EDK II Build Specification
1.0.0
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7.1 Build Scope

This section of the document describes the some of the rules that control what gets built and rules that the build system uses when parsing meta-data files.

7.1.1 The precedence of what (platform or module) gets built

  1. 1.
    Content of the current working directory. If the current working directory
    contains an INF file, then only the module is built in the context of an
    ACTIVE_PLATFORM, otherwise the following apply.
  2. 2.
    build.exe option statements (command-line options)
  3. 3.
    target.txt file's ACTIVE_PLATFORM statement
Note: There are two different options, the -p option specifies the ACTIVE_PLATFORM to be used for a build, so that if the current working directory contains a module INF file, then the module will be built in the context of the ACTIVE_PLATFORM.
Note: If the INF file is not listed in the ACTIVE_PLATFORM's DSC file, the build will result in an error. The -m option is used to specify building an individual module (in the context of the ACTIVE_PLATFORM.
If the ACTIVE_PLATFORM value is not set using the methods above, then, if the current working directory contains a DSC file, then the platform is built (unless a specific module is specified by the -m option on the command line).
If the user attempts to build a module that is not part of the current ACTIVE_PLATFORM, the build system should provide an appropriate error message and the build should break.

7.1.2 The precedence of the TARGET value

It is possible to build more than one TARGET (i.e., DEBUG, RELEASE, NOOPT, etc.) with a single build command. The precedence of the TARGET value is:
  1. 1.
    build.exe -b TARGET option statements. One or more of the -b TARGET
    options may be specified on the command line of the build tool.
  2. 2.
    TARGET statement in the target.txt file
  3. 3.
    DSC file's BUILD_TARGETS statement

7.1.3 The precedence of the TARGET_ARCH values

The target architectures that are specified on the command-line override the TARGET_ARCH entry in the target.txt file. The resulting architecture must also be listed as one of the architectures in the SUPPORTED_ARCHITECTURES entry in the DSC file's [Defines] section. If the target architecture is not specified on the command-line and the TARGET_ARCH entry does not exist in the target.txt file, then all valid architectures specified in the DSC file, for which tools are available, will be built.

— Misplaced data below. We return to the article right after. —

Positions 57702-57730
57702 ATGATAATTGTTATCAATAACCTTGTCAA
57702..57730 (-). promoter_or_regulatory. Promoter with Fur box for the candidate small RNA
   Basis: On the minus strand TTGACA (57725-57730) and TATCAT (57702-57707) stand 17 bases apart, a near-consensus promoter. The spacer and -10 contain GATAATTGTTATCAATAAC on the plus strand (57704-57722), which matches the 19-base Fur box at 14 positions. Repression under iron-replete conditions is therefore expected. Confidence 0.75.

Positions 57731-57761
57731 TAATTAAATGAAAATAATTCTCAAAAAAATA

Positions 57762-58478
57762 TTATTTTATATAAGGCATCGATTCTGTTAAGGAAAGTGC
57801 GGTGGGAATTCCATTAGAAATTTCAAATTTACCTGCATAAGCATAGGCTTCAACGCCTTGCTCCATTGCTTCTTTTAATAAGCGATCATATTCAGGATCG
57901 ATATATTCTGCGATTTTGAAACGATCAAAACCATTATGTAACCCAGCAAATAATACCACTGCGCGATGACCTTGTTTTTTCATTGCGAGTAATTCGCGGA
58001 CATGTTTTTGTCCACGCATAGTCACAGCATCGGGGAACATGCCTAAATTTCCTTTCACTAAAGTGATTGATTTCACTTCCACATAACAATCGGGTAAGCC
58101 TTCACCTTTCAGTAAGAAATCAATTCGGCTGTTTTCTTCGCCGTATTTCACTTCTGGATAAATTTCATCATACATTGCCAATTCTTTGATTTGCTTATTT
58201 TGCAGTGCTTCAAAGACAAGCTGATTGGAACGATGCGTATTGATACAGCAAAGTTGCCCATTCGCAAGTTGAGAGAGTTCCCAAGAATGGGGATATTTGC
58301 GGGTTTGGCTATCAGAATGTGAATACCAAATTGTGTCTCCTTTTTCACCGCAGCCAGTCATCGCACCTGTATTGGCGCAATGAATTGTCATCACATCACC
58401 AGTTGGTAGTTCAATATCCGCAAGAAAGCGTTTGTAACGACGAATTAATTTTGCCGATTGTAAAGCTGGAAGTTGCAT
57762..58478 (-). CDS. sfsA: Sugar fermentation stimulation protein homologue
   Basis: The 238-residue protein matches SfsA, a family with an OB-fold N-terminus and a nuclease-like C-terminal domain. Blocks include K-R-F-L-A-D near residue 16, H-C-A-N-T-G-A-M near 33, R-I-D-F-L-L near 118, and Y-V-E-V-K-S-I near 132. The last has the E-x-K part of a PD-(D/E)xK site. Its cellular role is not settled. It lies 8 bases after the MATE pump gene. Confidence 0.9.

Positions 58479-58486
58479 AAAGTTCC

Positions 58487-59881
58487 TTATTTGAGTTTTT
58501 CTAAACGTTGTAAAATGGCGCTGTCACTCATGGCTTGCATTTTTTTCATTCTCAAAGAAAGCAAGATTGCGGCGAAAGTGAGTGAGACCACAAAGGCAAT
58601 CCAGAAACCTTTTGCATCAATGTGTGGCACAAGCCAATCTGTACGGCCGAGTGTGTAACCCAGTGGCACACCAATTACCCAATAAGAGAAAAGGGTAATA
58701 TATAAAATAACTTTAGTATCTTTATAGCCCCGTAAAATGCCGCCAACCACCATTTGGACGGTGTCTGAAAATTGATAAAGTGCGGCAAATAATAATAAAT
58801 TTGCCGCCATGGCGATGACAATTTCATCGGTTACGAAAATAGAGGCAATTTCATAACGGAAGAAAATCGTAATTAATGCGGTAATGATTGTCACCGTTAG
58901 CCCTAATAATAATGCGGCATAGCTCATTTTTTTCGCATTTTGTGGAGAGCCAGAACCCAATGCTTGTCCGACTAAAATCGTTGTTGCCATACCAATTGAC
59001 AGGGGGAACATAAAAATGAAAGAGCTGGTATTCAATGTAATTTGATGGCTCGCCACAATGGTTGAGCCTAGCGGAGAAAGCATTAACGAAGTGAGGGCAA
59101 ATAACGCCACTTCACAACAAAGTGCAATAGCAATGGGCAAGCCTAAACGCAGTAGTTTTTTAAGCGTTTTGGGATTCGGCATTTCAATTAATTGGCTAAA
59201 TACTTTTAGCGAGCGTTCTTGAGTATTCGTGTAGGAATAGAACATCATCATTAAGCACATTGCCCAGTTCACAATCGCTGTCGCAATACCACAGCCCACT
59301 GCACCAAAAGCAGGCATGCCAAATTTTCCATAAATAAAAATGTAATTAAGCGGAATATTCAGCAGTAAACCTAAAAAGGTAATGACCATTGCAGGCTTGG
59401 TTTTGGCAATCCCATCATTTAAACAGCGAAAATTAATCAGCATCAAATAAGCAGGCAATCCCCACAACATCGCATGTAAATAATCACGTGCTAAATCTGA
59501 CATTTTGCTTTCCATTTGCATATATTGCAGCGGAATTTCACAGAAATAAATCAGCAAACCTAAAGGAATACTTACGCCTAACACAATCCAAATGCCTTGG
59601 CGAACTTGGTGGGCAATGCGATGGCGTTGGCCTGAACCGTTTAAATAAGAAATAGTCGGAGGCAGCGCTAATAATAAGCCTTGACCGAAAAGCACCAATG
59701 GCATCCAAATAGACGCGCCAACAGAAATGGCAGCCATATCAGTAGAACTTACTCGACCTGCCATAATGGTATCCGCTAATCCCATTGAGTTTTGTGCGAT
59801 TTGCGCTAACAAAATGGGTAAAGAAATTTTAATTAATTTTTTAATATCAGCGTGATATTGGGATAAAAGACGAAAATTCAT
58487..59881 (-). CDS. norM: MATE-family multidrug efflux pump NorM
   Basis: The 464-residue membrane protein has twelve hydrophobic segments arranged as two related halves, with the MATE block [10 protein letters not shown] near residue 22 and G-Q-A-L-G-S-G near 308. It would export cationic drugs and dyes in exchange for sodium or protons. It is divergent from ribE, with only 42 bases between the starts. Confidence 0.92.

Note: If a module's INF file does not contain a [Sources] or [Sources.common] section, and does contain a [Sources.IA32] section, then the module is only valid for IA32 builds. The module will not be built for other architectures.
If an architecture set on a command line or specified in the target.txt file is not in the list of the DSC file's SUPPORTED_ARCHITECTURES statement, the command will fail.

7.1.4 Third Party tools using -t TOOL_CHAIN_TAG

It is possible to specify a different set of third party tools using the -t TOOL_CHAIN_TAG option to the build command. This option takes precedence over the target.txt file setting.
  1. 1.
    build command -t TOOL_CHAIN_TAG option
  2. 2.
    target.txt file TOOL_CHAIN_TAG statement
If the TOOL_CHAIN_TAG is not specified on the command-line nor in the target.txt file, the build system will break with an error.

7.1.5 Precedence of Build Option FLAGS values

The flags needed by third party tools can be specified on a file, module or platform basis. The default flags provided in the tools_def.txt file are for size optimization. These flags may be modified to provide better debugging capability. The precedence of the FLAGS values for third party tools follows. The reasoning behind this precedence is that flags are appended to a single line from the lowest to highest, with third party tools using the right most option. If a flag line for the Microsoft compiler contains /O1 (specified in the tools_def.txt file) and /Od (for example, from the DSC file's [BuildOptions] section), then the compiler only recognizes the /Od flag.
Flag entries can be defined in the INF and DSC files to replace all previous flags by using two equal signs as in the following example:
GCC:*_*_X64_NASM_FLAGS == -f elf32
The following is the precedence list for flag entries, and as such, the would be processed in reverse order.
  1. 1.
    Highest - DSC file, INF <BuildOptions> section statements
  2. 2.
    DSC file, [BuildOptions.<arch>.<codebase>.<moduletype>] section statements
  3. 3.
    DSC file, [BuildOptions.<arch>.<codebase>] section statements
  4. 4.
    DSC file, [BuildOptions.<arch>] section statements
  5. 5.
    DSC file, [BuildOptions] section statements
  6. 6.
    INF file, [BuildOptions] section statements
  7. 7.
    Lowest - tools_def.txt file _FLAGS statements
The following demonstrates the way tools process flags statements.
CCFLAGS = ToolsDef.CC_FLAGS + INF.BuildOptions + DSC.BuildOptions.CC_FLAGS + DSC.Inf.BuildOptions
The DSC and INF specifications define the "==" character string as a replacement rather than append. This allows the INF file to replace the all options specified in the tools_def.txt file, and also allows the platform DSC to override all options specified in either the INF or tools_def.txt file.
Note: Most tools will process the flag values from left to right, with the right most of a duplicated flag taking priority over identical flags that are to the left. This includes the -D option of the build command.